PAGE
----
By Jason Lange
WASHINGTON (Reuters) - U.S. President Joe Biden's public approval rating fell modestly this week, a poor sign for his Democratic Party's hopes in the Nov. 8 midterm elections, according to a Reuters/Ipsos opinion poll completed on Tuesday.
The two-day national poll found that 38% of Americans approve of Biden's job performance.
While Biden's approval rating hit 41% last week, it has been mostly below 40% since mid-June despite a string of Democratic legislative victories that Biden's allies hope will help them defend their narrow congressional majorities in November.
Democrats are expected to lose control of the U.S. House of Representatives in November and possibly the Senate as well.
Even with control only of the House, Republicans would be able to bring Biden's legislative agenda to a halt and launch potentially politically damaging investigations.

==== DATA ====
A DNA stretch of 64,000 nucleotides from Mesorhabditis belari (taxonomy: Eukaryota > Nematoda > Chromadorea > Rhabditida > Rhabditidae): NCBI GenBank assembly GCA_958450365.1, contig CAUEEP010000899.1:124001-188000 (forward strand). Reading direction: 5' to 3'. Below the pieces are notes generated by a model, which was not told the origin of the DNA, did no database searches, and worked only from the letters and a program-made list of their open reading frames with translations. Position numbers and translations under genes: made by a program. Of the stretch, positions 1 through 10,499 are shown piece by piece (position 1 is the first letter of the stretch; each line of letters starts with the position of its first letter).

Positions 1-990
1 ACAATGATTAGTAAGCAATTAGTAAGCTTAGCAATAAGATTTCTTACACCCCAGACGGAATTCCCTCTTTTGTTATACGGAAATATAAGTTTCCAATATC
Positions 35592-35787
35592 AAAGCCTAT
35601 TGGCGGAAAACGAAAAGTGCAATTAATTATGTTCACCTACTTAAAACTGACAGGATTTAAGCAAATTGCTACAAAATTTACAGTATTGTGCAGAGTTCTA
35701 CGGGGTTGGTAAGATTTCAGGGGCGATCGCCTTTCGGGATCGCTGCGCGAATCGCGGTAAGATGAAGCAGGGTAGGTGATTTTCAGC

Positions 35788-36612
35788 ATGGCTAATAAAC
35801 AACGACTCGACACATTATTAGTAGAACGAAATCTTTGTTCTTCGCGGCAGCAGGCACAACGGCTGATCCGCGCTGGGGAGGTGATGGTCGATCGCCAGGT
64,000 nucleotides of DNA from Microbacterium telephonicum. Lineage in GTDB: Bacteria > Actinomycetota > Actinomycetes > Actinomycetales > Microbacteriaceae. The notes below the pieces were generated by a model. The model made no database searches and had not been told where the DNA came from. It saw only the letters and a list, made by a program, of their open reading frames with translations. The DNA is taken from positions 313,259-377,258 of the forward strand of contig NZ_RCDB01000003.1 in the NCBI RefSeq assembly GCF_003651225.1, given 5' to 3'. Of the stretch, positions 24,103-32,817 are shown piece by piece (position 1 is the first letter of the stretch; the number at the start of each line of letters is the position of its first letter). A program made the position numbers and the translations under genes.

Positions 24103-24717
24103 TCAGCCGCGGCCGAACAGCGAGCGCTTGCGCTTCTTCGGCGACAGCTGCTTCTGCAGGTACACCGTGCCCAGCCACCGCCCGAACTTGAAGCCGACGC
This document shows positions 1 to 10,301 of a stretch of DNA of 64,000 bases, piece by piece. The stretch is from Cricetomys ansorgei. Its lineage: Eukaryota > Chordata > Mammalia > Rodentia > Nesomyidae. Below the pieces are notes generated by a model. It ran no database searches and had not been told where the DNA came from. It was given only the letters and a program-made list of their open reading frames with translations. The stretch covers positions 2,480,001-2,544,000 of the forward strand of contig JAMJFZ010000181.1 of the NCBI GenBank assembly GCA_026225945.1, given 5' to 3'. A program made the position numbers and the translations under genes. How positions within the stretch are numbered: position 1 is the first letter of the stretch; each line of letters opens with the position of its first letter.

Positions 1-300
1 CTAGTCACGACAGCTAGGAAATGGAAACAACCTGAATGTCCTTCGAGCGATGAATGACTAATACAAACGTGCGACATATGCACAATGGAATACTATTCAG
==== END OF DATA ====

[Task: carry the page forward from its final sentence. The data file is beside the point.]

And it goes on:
Biden's overall approval rating has been below 50% for over a year as Americans have grappled with high rates of inflation and an economy scarred by the COVID-19 health crisis. Biden's lowest ratings of 36% - in four weekly polls in May, June and July - rivaled the lows of his predecessor, Donald Trump, whose popularity bottomed out at 33% in December 2017.
When poll respondents this week were asked to rank the nation's biggest problems, the economy topped concerns, with a third of Republicans and a quarter of Democrats pointing to it as the top issue.
For Republicans, the next most pressing problems were immigration and crime, each of which topped concerns for about one in 10 Republicans.
Among Democrats, about one in eight saw the environment as the top issue, and about one in 10 pointed to the end of national abortion rights. Reuters/Ipsos this week added abortion rights to a list of concerns for Americans to rank, a list that also includes immigration and healthcare, as the issue has attracted more attention since a June U.S. Supreme Court decision ending the nationwide constitutional right to abortion.
The latest Reuters/Ipsos poll, conducted online in English throughout the United States, gathered responses from 1,005 adults, including 449 Democrats and 357 Republicans. It has a credibility interval - a measure of precision - of four percentage points.
(Reporting by Jason Lange; Editing by Scott Malone and Rosalba O'Brien)